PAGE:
September 30, 2021
By Mike Fletcher

If content was considered king before the pandemic, the enforced move to virtual and subsequent evolution to hybrid event formats has seen content’s ascendency from monarch to deity in the space of just 18 months.

Not only has the planner content role evolved from in-room to online, but it has also now evolved again with organisers needing to consider a blended balance of both digital and physical content streams that will keep two different audiences engaged in the event offer. Digital content strategies are now at the forefront for planners and marketers alike. 

In a virtual event environment, without the distractions of venue, the show-floor bar, or bumping into someone you haven’t seen for a while on your way to an educational session, the online attendee’s focus is squarely on the content.

They want to know what they’re going to learn, who they’ll learn it from, and how they’ll continue their learning and development journey with on-demand sessions and follow-up content, long after the event has finished.

So, how do you do this? How do you develop content for the stage that will bring attendees back into the room, while curating virtual content for broader reach and a 365-day brand engagement strategy?

Step one: Set your objectives

First things first, your virtual event isn’t the same as your in-person one. Broadcasting what’s happening onstage to a remote digital audience isn’t a hybrid event and charging online viewers to sit and watch a series of pre-recorded YouTube videos won’t result in positive delegate feedback.

Your mix of in-person and online content needs to carefully considered, by first setting strong goals and objectives.

Basic questions to ask should include:

  • Why are we doing this event?
  • Who is it for?
  • What do we want to gain?
  • What do we want our two different audiences to learn or take-away?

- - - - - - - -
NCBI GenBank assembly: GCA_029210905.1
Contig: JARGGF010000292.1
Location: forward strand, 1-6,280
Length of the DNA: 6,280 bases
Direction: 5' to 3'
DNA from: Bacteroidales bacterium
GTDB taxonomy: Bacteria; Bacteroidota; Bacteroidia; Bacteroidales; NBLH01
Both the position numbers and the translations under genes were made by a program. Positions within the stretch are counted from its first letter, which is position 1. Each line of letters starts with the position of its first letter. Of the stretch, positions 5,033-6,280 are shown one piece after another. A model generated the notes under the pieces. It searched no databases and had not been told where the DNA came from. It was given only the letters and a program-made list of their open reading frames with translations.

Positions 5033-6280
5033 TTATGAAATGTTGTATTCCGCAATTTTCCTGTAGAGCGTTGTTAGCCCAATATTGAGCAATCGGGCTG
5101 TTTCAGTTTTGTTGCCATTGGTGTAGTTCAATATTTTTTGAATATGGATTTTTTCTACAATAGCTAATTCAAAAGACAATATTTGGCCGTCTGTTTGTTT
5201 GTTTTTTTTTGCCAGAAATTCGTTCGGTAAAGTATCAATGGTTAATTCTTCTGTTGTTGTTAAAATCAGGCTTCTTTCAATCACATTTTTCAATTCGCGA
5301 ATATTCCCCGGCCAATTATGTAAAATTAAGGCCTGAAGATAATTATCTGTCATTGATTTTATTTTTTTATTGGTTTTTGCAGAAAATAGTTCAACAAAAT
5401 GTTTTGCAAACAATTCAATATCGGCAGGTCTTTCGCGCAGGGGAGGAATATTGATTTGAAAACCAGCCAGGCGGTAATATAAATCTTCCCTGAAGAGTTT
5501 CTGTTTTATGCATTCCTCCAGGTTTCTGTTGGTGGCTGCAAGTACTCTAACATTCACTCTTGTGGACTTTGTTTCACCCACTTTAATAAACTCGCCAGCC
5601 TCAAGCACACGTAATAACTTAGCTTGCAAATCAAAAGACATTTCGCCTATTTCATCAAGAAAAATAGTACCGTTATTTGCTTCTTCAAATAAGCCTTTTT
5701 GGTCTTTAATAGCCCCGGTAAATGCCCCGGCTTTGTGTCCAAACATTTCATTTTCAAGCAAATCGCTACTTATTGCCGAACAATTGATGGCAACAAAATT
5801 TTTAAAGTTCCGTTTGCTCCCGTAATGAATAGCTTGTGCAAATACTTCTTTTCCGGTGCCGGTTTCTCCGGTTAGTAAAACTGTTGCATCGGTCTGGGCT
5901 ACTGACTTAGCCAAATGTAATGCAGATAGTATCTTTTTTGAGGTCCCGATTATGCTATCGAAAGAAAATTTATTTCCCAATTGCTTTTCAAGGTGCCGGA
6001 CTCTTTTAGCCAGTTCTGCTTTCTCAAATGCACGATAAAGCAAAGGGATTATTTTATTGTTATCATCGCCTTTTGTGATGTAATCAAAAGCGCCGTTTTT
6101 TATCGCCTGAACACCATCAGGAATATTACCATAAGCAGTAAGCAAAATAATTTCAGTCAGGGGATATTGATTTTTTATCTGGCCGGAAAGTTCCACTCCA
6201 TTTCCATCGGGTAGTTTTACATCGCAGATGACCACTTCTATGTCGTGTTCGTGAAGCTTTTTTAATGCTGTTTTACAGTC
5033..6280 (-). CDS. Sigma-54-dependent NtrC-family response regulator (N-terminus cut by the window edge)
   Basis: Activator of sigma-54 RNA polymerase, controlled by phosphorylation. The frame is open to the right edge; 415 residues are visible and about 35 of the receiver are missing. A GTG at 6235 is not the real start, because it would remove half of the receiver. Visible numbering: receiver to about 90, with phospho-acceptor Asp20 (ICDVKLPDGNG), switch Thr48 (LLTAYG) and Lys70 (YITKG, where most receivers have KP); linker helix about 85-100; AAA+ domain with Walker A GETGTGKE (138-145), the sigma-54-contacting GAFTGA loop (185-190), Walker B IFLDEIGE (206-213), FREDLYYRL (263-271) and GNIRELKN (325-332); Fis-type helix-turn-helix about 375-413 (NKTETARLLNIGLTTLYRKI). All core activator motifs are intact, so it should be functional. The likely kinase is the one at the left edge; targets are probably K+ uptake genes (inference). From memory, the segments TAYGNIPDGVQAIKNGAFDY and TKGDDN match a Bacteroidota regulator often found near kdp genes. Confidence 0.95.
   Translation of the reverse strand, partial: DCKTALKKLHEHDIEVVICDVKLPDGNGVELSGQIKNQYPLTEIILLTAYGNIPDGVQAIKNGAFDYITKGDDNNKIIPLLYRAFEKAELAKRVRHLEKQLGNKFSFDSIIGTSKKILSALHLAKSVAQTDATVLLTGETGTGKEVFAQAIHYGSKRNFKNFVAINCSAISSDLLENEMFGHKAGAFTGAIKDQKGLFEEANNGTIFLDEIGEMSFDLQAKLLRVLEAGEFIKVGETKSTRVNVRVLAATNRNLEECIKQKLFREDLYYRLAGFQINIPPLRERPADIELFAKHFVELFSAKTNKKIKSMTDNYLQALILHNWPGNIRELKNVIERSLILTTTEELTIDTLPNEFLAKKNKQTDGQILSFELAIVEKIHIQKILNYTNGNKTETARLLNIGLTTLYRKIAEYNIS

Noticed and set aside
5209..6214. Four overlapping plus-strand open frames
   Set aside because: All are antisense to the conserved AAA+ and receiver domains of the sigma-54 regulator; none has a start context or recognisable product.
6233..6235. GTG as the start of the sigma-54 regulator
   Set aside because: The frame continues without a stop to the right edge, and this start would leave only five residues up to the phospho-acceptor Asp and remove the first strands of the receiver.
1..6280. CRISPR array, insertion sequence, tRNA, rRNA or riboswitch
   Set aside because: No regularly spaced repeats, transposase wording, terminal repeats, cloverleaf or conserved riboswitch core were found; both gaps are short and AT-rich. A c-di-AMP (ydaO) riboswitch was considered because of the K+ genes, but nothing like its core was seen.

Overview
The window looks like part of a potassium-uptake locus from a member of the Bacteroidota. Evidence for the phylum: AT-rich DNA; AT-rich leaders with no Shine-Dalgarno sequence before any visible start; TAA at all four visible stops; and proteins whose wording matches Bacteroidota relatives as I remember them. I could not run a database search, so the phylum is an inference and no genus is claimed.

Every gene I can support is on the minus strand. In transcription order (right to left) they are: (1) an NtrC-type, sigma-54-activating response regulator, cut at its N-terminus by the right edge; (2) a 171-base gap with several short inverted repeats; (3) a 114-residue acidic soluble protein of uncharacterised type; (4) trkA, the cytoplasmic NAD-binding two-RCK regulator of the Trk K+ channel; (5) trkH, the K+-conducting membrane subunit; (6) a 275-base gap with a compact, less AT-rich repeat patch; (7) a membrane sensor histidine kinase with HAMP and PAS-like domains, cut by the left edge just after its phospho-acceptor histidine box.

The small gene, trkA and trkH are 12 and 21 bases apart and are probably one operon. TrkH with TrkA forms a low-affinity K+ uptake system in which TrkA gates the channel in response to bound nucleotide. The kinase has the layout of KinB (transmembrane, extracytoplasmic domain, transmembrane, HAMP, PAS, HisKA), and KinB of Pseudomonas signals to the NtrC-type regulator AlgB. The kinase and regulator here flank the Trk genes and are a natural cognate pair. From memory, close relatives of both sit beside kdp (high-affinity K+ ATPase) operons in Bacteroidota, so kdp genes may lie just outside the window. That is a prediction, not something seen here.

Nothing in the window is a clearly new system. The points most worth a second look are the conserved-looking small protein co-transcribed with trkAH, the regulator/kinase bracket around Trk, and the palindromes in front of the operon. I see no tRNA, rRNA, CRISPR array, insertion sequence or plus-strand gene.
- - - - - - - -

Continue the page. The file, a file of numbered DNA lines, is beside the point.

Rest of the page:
• How will we measure success?

Some further content-led goals may include:

  • Does the event form part of a wider sales, marketing or communications strategy?
  • Do you want to share knowledge, information or demonstrate products?
  • Do you want attendees to be able to communicate with one another?
  • How will you track attendance, engagement and attendee satisfaction?

Clear KPIs will inform your content agenda and help you to determine the right hybrid format and the necessary engagement tools to make your content more accessible and participatory.

Step two: Understand your audience

When it comes to your audience, consider offering personalised content steams based on different attendee profiles.

For example, a recent virtual conference on the subject of digital transformation segmented its content into sessions that focused on healthcare, manufacturing, supply chain management, and pharmaceutical. Senior executives from these four sectors were targeted with specialised content on different days, before they were all brought together for a concluding session, which covered sustainability.

The four sector attendee profiles were supplied by the sales team, based on companies who were already using their digital services or were considering working with them. The C-suite seniority meant that the content needed to be high-level and in-depth, requiring a full day for each stream.

Maybe feedback has informed you that your in-person audience has chosen to attend rather than view online because they enjoy the more fun elements of getting together with peers. In that case, you may wish to add gamification or ice-breaker sessions.

If you’ve made it clear that an in-person ticket will get the full event experience, while an online ticket will purely focus on the content, don’t then expect digital viewers to get up and do a virtual yoga class during one of the in-person networking sessions.

Introverts and extroverts engage with event content in different ways. Being able to curate the right content for the right audience is one of the big advantages of the hybrid model.

A more introverted audience profile for example, may engage more with anonymised polls or chat functionality. But they won’t be impressed if you hijack their webcam and beam them onto a live video wall to ask a question to a speaker onstage in front of a physical audience.